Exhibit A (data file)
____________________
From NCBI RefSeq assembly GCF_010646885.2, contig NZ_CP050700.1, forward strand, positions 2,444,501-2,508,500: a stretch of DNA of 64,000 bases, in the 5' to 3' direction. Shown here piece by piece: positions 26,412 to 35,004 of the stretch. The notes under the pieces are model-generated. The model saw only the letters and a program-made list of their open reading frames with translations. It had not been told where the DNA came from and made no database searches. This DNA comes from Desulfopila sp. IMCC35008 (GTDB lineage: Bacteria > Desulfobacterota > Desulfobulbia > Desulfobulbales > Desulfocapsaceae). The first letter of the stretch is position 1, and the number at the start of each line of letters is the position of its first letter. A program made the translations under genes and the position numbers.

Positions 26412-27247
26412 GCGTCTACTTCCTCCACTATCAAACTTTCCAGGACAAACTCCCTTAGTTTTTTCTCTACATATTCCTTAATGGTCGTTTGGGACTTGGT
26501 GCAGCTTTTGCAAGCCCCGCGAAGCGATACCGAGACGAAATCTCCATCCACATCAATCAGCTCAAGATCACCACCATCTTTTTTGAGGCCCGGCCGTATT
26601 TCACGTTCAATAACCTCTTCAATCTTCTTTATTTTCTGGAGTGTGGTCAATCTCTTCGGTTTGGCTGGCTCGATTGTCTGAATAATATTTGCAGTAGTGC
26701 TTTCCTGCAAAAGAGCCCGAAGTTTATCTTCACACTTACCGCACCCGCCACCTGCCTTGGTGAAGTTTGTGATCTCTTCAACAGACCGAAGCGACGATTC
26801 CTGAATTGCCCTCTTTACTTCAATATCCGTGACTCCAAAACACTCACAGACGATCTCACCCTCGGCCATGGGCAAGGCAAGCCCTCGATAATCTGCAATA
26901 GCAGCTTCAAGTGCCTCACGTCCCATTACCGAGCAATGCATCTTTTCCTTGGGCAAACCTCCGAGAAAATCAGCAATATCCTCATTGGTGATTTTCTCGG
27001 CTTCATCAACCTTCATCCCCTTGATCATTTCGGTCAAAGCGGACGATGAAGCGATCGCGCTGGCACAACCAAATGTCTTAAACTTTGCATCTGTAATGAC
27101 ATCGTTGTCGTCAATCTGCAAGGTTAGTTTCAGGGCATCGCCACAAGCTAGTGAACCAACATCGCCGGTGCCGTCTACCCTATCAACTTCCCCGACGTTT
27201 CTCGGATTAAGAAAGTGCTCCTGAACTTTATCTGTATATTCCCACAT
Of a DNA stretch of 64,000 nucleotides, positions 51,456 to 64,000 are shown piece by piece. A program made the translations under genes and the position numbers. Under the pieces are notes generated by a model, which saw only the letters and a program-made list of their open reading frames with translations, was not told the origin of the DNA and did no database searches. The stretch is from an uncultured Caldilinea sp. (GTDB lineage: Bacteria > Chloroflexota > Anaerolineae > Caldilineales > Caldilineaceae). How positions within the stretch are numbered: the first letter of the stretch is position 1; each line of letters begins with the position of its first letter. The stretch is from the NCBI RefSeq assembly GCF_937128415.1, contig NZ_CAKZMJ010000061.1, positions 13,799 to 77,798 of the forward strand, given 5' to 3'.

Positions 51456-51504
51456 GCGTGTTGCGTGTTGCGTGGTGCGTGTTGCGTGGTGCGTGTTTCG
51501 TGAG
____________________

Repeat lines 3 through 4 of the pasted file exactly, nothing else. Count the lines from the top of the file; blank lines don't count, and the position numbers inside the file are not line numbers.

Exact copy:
26412 GCGTCTACTTCCTCCACTATCAAACTTTCCAGGACAAACTCCCTTAGTTTTTTCTCTACATATTCCTTAATGGTCGTTTGGGACTTGGT
26501 GCAGCTTTTGCAAGCCCCGCGAAGCGATACCGAGACGAAATCTCCATCCACATCAATCAGCTCAAGATCACCACCATCTTTTTTGAGGCCCGGCCGTATT